RED: Missing contour pixels; yellow: Additional contour pixels found 5. The LARGER the reference contour, the LESS execution time will be required for the search. 6. Same textures (surface structures) on the part and on the background may result in errors or even in erroneously detected parts. 7. A rotation direction can be only located in 360 degrees if the contour is not symmetrical (e.g. a square or a circle). . In case that the part is symmetrical, the X & Y position can still reliably detected, if you limit the min. and max. angle. The rule isthat the min. & max. angle of rotation has to be chosen so, that it is always smaller than the angle of the symmetry. Example: A square has a symmetry every 90 degrees - so the permitted angle is to 89 or -45 to +44 . Example Circle: Her we have a point symmetry - Permitted angle Grade 0. 8. Partial covering, distortion in perspective or a change in contrast are all tolerated by the tool. The degree of possible covering is greater the smaller the desired value is. 9. Minimum difference: The minimum contour difference is ± 10 pixels. Smaller deviations cannot be detected. 10. The execution time may be over 3 seconds under unfavorable circumstances. Use the following methods to accelerate the execution time: ►► Reduce the ROI of the tool to just what is absolutely needed, e.g. if the inspected contour is always in the same location in the image. ►► Enlarge the reference contour. The larger the reference contour the fewer steps are necessary in order to search the entire ROI. ►► Change the Accuracy to Low. ►► Set the allowed area for Rotation angle as small a possible for your application. ►► Increase the contrast of the contours.

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8.10 360° Count Contours

After inserting the tool into the inspection the following control panel is displayed:

Fig 8-12: Control panel for "360° Contour counter", page 1 and 2

Parameter Name

Description Name of the tool. The maximum length is 256 characters.

Status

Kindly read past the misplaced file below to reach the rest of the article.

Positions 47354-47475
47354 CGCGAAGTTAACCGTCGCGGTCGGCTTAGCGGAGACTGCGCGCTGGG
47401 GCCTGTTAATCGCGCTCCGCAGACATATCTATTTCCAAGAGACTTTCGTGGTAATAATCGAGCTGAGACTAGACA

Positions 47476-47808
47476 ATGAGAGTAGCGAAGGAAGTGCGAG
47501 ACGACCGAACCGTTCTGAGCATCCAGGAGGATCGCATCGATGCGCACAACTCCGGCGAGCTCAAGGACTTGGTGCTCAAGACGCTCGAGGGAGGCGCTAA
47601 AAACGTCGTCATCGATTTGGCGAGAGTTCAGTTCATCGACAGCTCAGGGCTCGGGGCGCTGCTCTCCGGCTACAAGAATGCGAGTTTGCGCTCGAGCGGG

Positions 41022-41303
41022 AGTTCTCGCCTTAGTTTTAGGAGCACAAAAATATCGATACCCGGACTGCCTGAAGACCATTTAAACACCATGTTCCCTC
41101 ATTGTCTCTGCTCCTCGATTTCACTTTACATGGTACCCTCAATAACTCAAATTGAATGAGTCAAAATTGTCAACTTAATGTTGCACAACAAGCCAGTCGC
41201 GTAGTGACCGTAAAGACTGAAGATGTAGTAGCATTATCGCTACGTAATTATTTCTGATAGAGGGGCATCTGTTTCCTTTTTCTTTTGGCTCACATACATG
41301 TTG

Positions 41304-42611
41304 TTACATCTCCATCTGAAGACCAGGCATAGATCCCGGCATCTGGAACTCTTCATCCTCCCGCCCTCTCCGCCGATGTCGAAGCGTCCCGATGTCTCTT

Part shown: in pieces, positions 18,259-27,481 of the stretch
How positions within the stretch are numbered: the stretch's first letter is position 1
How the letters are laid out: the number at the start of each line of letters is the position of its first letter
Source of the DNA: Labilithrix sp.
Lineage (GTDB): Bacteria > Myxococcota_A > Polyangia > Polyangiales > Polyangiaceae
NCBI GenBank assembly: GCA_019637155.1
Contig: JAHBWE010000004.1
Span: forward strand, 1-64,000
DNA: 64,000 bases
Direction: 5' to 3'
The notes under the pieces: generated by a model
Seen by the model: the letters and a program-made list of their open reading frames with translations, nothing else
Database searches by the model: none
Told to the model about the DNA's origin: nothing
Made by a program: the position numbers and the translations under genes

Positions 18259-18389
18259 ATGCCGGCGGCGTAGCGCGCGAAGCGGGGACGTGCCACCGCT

GREEN The found contour is better than the required one (set desired value) and is therefore OK. Red: NOK. The found contour deviates too strongly from the reference contour, the set desired value is not achieved. It is therefore NOK. The desired value defines the minimal agreement which a contour must have in order to be declared OK. The location deviation of the contour pixels from the learned contour is evaluated. 100% = Identical contours, 0% = No similarities. The prescribed value is 90%. . The actual value is the similarity of the found contour with the reference contour in percent. The result is OK if the number of found contours lies between the minimum and maximum. If no contours are found or the actual number lies outside the defined limits, the result is NOT OK. This parameter determines the minimum distance (the SMALLEST distance) in percent of the template size between the centers of two found contours. This parameter can help avoiding double detection of the same contour in particular on symetric parts. On those parts it can happen that the tool found different contours nearly in the same place but with different angle of rotation. If two contours are found whose distance is less than the defined minimum distance, both contours are removed from the count. High: Achieves a high locator accuracy at high execution time Low: Faster execution time with low accuracy. Use HIGH for non-homogenous background or when you need a precise inspection. Use this parameter to remove undesired, interfering contours from the reference contour, especially if you have to inspect a poorly contrasting part.. The contour is OK if the rotation angle lies within the range defined by minimum and maximum rotation angle AND its actual value is greater than the set desired value. The zero point always lies on the VERTICAL AXIS! Rotation angle ≥ Min. rotation angle AND ≤ Max. rotation angle = OK Rotation angle < Min. rotation angle OR > Max. rotation angle = NOK The standard for the minimum rotation angle -90 degrees, the standard for the maximum rotation angle + 90 degrees. All contours within the ROI which are not suppressed by the noise suppression are added to the reference contour. All contours are removed from the reference contour.